Church History
Ida Hunt Udall

“Ida Hunt Udall,” Church History Topics

“Ida Hunt Udall”

Ida Hunt Udall

Ida Hunt was born on March 8, 1858, in a covered wagon in the middle of a heavy snowstorm, near Cedar City, Utah.1 Her parents, John and Lois Hunt, raised Ida in Beaver, Utah, near her grandmother Louisa Barnes Pratt. In her late teens Ida moved with her family to New Mexico and later to eastern Arizona. She was a gifted singer and often worked as a bookkeeper or teacher. She served as the first president of the Snowflake Stake’s Young Ladies’ Mutual Improvement Association and in 1882 taught the young women to seek divine revelation. “We will have to work out our own salvation,” she said, “and not rely on anyone but the Lord.”2

On May 26, 1882—just two months after the passage of the Edmunds Act, which had declared polygamy a felony—Ida was sealed to David K. Udall as his second wife.3 She had agonized over the decision, knowing the marriage would mean sharing David with his first wife, Ella, who accompanied the two on the journey to the St. George temple in Utah. The United States government’s campaign against polygamists forced Ida to spend most of her marriage, from 1883 to 1892, away from her husband. Ida moved often to avoid attention, and she suffered from poor health. She was lonely, afraid of persecution, and worried about her relationship with Ella, as they sometimes resented each other. Over time, however, the two developed a close relationship.4 “In striving to obey the commandments of God, with a pure motive I had everything to live for,” Ida wrote of her experience in plural marriage. “No matter how severe the trial, what a privilege to pass through it, in such a glorious cause.”5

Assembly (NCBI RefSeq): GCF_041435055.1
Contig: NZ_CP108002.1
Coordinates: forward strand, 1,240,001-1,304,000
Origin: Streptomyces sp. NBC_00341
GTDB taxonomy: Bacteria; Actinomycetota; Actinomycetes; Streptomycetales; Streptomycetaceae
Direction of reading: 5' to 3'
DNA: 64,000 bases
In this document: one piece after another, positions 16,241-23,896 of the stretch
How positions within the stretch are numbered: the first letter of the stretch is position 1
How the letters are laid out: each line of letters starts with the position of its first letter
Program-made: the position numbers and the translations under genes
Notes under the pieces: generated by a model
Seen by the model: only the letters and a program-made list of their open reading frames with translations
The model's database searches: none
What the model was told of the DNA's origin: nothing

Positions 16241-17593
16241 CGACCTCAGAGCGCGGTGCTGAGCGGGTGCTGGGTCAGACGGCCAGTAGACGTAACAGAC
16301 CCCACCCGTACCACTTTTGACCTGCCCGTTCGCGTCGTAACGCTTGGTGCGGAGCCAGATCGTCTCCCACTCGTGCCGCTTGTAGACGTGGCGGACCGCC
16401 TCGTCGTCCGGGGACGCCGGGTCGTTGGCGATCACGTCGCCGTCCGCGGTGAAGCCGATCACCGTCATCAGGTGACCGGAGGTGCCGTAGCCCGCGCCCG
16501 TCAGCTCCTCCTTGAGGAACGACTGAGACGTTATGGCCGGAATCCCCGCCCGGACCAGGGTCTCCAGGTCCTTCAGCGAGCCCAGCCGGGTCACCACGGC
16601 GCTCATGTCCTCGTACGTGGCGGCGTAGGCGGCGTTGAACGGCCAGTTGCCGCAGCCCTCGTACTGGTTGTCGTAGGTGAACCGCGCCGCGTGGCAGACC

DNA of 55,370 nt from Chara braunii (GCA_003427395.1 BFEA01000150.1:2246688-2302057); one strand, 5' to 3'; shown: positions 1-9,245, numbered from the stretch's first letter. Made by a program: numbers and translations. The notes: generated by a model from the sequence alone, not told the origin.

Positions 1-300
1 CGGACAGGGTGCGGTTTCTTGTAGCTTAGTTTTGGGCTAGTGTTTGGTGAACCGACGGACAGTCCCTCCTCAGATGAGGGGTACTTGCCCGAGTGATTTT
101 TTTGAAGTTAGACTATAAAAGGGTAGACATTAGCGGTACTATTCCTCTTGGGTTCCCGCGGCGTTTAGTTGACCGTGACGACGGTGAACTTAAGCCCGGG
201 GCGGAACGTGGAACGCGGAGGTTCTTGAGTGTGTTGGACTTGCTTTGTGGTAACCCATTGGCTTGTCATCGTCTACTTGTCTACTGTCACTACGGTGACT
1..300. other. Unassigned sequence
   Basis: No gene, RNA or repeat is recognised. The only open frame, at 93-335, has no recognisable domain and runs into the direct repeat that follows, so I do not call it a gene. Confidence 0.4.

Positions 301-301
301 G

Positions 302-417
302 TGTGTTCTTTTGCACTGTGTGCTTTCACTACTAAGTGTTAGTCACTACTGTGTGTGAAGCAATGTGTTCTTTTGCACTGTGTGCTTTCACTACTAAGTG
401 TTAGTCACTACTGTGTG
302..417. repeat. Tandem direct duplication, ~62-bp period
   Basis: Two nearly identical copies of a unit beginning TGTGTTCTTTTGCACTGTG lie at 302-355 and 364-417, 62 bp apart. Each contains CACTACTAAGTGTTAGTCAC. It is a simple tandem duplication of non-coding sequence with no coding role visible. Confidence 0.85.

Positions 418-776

The Udalls experienced extreme poverty in Arizona, and David, who served as president of the St. John’s Stake, was frequently away on Church and civic business. Ida had six children, whom she helped support through farming, keeping a cooperative store, homesteading, and careful frugality.6 In 1908, when she was 50, Ida suffered a stroke (her third) that left one side of her body paralyzed. Her daughter, Pauline Udall Smith, and her son-in-law, Asahel Smith, cared for her over the next seven years until her death on April 26, 1915.7

Related Topics: Antipolygamy Legislation, Louisa Barnes Pratt


  1. Louisa Barnes Pratt, memoirs, 1858–1859, in S. George Ellsworth, ed., The History of Louisa Barnes Pratt: Being the Autobiography of a Mormon Missionary Widow and Pioneer (Logan: Utah State University Press, 1998), 268.

  2. Snowflake Arizona Stake Young Women’s Mutual Improvement Association minutes and records, volume 1, December 30, 1882, 7, Church History Library, Salt Lake City. See also Topic: Young Women Organizations.

  3. Maria S. Ellsworth, ed., Mormon Odyssey: The Story of Ida Hunt Udall, Plural Wife (Urbana: University of Illinois Press, 1992), 3–18; Eastern Arizona Stake, Manuscript History and Historical Reports, Church History Library, Salt Lake City; Snowflake Arizona Stake Young Women’s Mutual Improvement Association minutes and records, vol. 1, 22.

  4. Pearl Udall Nelson, Arizona Pioneer Mormon: David King Udall; His Story and His Family (Tucson: Arizona Silhouettes, 1959), 97–105.

  5. Ida Hunt Udall, journal, May 21, 1882, 26, Church History Library, Salt Lake City.

  6. Roberta Flake Clayton, Catherine H. Ellis, and David F. Boone, eds., Pioneer Women of Arizona, 2nd ed. (Provo, Utah: BYU Religious Studies Center, 2017), 744–45.

  7. Clayton, Ellis, and Boone, Pioneer Women of Arizona, 745–46.